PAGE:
She has always had a talent for mordant humor. Can one forget Miles Murphy's knees slipping on the horsehair sofa as he makes love to his ex-wife in A Charmed Life? There are some passages here that measure with her scarifying best: the scene at the gynecologist's where the diaphragm squishes out of the initiate Dottie's fingers, the scene where the friends dress Kay's corpse for burial and are undecided about putting a brassiere on her. Randall Jarrell's novel Pictures from An Institution portrays a smiling woman writer who, it is rumored, bears a relation to Miss McCarthy. Of her the narrator says: "Torn animals were removed at sunset from that smile." In the pages referred to above and occasionally elsewhere in The Group, a similar smile flashes lethally.
Intentions toward symbolism can be saluted as they pass. Priss, the New Dealer, wants to put her baby on formula; her doctor-husband, a conservative, insists that she nurse it. Polly's lover, a book editor, is separated from his Communist wife whom he married instead of joining the Party; his analyst persuades him to quit Polly and return to his wife. Norine leaves her impotent, blue-blood, social-worker husband for a very potent Jewish banker husband. Kay may have been a suicide or may simply have fallen out a window--of the Vassar Club!--while plane-spotting in 1940 after two cocktails. So long as one lets these symbols operate in the corner of the eye, with minimal scrutiny, they give the book some thin nourishment.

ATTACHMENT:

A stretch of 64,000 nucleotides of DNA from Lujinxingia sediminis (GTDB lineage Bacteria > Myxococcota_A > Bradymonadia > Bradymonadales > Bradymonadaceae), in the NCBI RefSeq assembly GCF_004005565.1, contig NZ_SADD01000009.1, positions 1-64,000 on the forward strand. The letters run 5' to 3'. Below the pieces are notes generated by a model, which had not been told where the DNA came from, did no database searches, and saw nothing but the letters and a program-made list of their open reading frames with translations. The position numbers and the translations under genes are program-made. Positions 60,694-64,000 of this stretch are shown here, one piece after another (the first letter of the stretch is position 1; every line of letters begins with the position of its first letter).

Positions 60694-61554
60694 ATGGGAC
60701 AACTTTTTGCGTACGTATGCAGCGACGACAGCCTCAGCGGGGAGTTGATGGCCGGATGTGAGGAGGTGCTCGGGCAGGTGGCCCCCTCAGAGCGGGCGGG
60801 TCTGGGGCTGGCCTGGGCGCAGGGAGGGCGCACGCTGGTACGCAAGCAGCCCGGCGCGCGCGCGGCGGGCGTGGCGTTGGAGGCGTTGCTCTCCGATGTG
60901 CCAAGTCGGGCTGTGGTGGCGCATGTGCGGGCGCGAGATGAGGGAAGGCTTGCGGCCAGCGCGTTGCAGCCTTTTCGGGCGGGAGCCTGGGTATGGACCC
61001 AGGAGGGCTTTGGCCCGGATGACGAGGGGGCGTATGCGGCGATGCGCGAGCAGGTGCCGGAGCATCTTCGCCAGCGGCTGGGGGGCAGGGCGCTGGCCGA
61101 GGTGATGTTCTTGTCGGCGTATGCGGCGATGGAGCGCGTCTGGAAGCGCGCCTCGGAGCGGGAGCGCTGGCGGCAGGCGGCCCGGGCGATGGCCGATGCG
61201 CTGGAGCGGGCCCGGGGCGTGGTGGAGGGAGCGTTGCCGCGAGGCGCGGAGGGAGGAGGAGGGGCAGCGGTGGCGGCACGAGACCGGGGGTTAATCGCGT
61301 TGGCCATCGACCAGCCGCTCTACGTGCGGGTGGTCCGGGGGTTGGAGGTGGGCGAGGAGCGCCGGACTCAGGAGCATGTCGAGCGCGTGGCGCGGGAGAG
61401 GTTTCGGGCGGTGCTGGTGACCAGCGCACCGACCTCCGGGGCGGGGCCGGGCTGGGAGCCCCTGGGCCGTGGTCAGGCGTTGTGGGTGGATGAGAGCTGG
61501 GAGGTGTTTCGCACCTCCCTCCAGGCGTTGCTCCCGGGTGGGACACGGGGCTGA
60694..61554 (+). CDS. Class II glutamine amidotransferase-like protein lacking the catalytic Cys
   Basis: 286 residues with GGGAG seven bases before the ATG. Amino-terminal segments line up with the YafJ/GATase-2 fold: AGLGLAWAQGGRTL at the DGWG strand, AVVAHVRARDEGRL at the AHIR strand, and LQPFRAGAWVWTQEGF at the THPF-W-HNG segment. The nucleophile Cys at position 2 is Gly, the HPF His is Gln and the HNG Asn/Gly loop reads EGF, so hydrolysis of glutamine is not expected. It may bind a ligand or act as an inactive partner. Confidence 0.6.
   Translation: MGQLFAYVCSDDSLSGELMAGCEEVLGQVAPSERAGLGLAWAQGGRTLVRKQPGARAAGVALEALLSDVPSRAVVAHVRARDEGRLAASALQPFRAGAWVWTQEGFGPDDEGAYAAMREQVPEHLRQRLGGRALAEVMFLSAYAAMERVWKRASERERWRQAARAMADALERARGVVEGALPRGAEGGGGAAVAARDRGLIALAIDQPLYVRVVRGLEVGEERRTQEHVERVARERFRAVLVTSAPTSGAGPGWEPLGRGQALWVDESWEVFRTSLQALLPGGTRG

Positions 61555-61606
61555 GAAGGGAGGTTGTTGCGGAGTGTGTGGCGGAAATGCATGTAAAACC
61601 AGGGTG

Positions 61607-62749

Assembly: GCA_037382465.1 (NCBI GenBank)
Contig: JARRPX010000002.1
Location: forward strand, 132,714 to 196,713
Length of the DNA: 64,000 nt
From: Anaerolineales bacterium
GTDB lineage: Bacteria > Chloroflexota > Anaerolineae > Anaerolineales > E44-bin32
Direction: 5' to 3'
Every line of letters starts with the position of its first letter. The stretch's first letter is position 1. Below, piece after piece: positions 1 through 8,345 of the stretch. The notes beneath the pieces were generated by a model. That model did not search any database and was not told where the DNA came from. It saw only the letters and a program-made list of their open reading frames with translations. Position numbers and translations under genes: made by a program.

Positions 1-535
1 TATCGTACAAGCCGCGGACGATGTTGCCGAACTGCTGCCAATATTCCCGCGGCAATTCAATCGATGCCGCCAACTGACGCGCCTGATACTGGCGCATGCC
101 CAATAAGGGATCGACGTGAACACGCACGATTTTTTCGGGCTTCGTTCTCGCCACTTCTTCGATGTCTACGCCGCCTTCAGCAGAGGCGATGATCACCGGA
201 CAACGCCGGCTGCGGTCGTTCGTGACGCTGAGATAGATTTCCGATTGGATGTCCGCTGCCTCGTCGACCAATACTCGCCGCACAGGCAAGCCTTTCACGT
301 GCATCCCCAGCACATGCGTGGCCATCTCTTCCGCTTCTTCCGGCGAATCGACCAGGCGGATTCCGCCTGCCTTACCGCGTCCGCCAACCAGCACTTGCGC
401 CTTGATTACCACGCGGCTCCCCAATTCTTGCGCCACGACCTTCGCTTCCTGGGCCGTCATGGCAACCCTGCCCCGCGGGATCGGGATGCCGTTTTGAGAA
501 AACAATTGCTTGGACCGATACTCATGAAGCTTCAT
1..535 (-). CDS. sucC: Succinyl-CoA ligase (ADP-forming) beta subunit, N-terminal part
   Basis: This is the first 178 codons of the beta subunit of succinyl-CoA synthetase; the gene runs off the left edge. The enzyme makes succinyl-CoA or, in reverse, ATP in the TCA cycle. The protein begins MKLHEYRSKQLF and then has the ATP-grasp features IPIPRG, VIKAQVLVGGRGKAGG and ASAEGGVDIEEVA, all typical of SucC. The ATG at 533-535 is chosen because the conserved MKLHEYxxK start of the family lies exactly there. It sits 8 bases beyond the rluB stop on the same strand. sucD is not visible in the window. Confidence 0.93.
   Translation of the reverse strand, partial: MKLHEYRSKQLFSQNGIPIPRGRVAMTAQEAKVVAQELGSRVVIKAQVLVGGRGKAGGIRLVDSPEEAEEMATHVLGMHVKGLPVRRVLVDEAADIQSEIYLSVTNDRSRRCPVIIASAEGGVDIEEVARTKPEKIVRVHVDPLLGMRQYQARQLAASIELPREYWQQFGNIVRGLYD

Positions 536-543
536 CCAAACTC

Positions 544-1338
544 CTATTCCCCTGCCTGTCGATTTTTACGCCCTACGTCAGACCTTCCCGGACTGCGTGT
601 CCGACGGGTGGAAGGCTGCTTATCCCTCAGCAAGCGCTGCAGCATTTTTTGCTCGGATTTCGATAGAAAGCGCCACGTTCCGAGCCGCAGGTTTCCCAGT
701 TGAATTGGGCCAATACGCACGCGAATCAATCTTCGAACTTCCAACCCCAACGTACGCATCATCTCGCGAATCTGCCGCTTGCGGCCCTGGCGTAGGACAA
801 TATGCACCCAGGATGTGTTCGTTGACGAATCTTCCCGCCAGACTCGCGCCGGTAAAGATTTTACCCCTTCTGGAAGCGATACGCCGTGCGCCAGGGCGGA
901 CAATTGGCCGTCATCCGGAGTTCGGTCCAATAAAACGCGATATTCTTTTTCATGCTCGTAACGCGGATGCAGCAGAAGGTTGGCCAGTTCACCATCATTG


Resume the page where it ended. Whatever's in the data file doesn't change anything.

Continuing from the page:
But after one has noted these pleasures in The Group, one must tell a miserable rosary of defects. The risks of the group protagonist are not only in episodic structure but in poorly realized characters. Let us overlook the confusions of the opening chapter, at Kay's wedding, in which everyone is introduced and, almost literally, labeled. Succeeding chapters bring life to only a few. One is so completely dropped (Pokey) that it is hard to understand why she was ever included. Others, who are treated with as much attention as any, fail to crystallize as individuals. Helena, Libby, Polly, Dottie--excepting their physical descriptions, occupations, marital statuses--seem interchangeable. It might have been Polly, not Libby, who was surprised by the ski instructor's assault. Why is it Kay who went mad and not Norine? In most of these girls there is no conviction of inevitability of action growing from conviction of their existence.